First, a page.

We go round the far side to the fire station road where there are no fences to obstruct photography and where we find Hunting Surveys C47 G-AVPW note the magnetic survey device under the fuselage which is wound out on a wire behind the aircraft.
British Midland's BAC 1-11 G-AXLN
Slightly earlier late November 1971 Britannia Airways Boeing 707-321c G-AYEX is rolled out for the first time. Britannia's other 707 G-AYSI can be seen behind the number 1 engine on the compass swing bay. Its often forgotten that Britannia was a 707 operator for 2 years, using them on affinity group charters ( remember those ?) to Kuala Lumpur, Los Angeles and Vancouver, along with the first long range IT flights to Montego Bay and Monastir and Tenerife in europe. The 6000ft length of the Luton runway did not suit the Boeing 707's lead sled characteristics meaning that transatlantic flights had to make a tech stop at Keflavik or Gander on the way out, or in the case of Vancouver by flying 10 minutes in the wrong direction for a tech stop at Stansted (ZSD in those days) change flight deck crew then fly direct ZSD - YVR, flights also carried a navigator who directed the trans atlantic part with the aid of a bubble sextant and Loran (a long range version of the Gee set found in wartime lancasters).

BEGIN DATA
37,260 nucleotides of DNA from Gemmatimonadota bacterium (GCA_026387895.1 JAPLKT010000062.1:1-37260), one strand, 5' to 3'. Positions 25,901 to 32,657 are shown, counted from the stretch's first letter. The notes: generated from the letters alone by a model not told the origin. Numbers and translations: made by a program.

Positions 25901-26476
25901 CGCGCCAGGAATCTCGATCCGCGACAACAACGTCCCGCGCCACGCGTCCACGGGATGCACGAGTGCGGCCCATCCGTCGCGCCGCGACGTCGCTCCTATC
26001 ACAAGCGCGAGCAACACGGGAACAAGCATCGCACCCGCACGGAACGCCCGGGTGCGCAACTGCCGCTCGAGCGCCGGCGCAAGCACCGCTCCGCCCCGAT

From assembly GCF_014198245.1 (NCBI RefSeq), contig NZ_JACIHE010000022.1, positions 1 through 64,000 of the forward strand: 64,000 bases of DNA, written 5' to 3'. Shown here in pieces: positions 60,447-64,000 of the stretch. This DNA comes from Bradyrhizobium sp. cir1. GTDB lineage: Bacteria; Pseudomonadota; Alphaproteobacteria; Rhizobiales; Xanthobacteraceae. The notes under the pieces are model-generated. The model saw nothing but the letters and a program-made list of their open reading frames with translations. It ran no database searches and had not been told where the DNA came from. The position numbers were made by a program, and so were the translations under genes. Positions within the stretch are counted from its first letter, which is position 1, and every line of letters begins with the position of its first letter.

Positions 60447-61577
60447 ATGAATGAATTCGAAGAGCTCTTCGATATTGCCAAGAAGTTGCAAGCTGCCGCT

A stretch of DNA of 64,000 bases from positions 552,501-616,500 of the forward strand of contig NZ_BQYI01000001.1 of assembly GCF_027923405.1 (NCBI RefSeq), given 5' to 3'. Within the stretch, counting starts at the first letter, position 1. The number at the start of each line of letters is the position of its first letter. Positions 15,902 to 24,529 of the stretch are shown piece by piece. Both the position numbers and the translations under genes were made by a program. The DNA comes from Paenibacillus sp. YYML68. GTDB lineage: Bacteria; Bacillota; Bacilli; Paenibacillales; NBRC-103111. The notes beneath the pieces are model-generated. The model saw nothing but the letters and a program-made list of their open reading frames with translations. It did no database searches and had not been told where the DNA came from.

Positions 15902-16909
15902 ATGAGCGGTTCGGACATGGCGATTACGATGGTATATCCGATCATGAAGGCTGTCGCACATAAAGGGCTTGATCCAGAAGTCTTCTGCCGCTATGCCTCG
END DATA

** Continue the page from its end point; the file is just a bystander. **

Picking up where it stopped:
British Midland's Viscount 800 G-AZLR
Monarch's Britannia G-AOVG
An unusal visitor is Braathens Safe F27 LN-SUF.
And so as the Hillman Minx glides round the perimeter road and down the hill, we say goodbye to Roger and Reggie till the next time.